This section, although promulgated in the Income Tax Act, has not yet come into effect. It will be effective on a date as prescribed by the Minister of Finance in the Government Gazette, potentially during 2015 because the National Treasury has indicated that “some of the revenues generated through the carbon tax will be recycled to fund the energy efficiency savings tax incentive.”
Production of renewable energy and fuels allowance
Section 12B provides for an accelerated capital allowance for machinery, plant implements, utensil or articles, owned by the taxpayer which was brought into use for the first time by the taxpayer for purpose of its trade.
This section applies where the assets are used for purposes such as the generation of electricity from wind, sunlight, gravitational water forces or biomass.
The allowance is calculated as 50 percent of the cost and construction of the assets for the taxpayer in the first year, 30 percent in the second year, and 20 percent in the third year. The allowance also applies to all improvements (other than repairs) and supporting structures that would form part of the machinery, plant, implement, utensil or article.
Research and development allowance
Aside from the general 100 percent deduction, this allowance (Section 11D) provides for an additional 50 percent for all expenditures incurred in respect of eligible R&D activities.
The additional 50 percent uplift will only apply to R&D approved by the Department of Science and Technology. R&D in respect to green and energy-saving industries has been identified as a new area of focus.
Environmental treatment and recycling or waste disposal asset allowance
Section 37B provides for an allowance with regard to the cost incurred in acquiring a new and unused environmental treatment and recycling asset or environmental waste disposal asset used in the context of manufacturing.
The allowance in respect of an environmental treatment and recycling asset is 40 percent of the cost of the asset in the first year and 20 percent per annum for the next three years. The cost of waste disposal assets can be written off on a straight line basis over 20 years (five percent per year).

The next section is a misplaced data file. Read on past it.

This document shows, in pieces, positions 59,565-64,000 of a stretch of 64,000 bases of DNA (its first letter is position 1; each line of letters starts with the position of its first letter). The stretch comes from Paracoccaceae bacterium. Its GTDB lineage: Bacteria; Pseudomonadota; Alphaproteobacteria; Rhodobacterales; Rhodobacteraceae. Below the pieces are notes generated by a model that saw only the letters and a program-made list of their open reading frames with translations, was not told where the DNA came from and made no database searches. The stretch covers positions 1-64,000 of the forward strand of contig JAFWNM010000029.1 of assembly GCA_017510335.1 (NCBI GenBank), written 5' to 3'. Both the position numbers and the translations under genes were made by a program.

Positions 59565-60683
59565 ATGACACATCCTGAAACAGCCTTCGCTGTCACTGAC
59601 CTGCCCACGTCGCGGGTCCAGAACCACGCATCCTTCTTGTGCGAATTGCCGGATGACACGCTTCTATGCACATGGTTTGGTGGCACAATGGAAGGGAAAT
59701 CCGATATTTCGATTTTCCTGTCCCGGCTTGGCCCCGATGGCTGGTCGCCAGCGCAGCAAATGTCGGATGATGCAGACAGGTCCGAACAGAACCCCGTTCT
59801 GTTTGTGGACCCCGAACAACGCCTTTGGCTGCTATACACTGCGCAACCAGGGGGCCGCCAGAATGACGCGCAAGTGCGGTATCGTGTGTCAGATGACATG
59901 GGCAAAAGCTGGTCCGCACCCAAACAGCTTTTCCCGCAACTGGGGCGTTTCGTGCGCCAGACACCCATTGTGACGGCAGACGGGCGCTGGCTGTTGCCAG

|Manufacturing Competitive Enhancement Programme||The MCEP is a cost-sharing incentive available to existing manufacturers for expanding or upgrading facilities. The grant is based on Unilever’s Manufacturing Value Added (MVA) which is calculated on sales less costs of production. The MCEP is further broken into several components, including the Capital Investment and Green Technology and Resource Improvement components.||The maximum grant available is limited to 7-10 percent of MVA. Within this limit a benefit of 30 to 40 percent of the expenditure may be granted, capped at ZAR50 million.||Department of Trade and Industry (DTI)|
|MCEP||The Capital Investment component is utilized to support upgrading and expansion of equipment that will lead to the creation of new jobs or the retention of existing jobs.|
|The main qualifying criteria is that jobs should be maintained for two years and the company must be a level four B-BEEE contributor or must have plans in place to achieve this score in two years.|
|Applications need to be submitted at least 60 days prior to the commencement of the commercial use of the assets.|
|Manufacturing Investment Programme||The MIP is a tax-free grant available to manufacturing entities which is calculated based on the size of the project.||The grant is 15 percent of qualifying costs of the project.||Department of Trade and Industry (DTI)|
|MIP||The MIP is available to existing manufacturers who plan to increase their production facilities. The grant is payable over a two year period.|
|A scoring system is in place to establish if the project will qualify for this grant. Points are allocated based on the sector, the B-BEEE score and the number of additional jobs created.|
|Applications need to be submitted at least three months prior to planned commencement date of production.|
The content of this article is intended to provide a general guide to the subject matter. Specialist advice should be sought about your specific circumstances.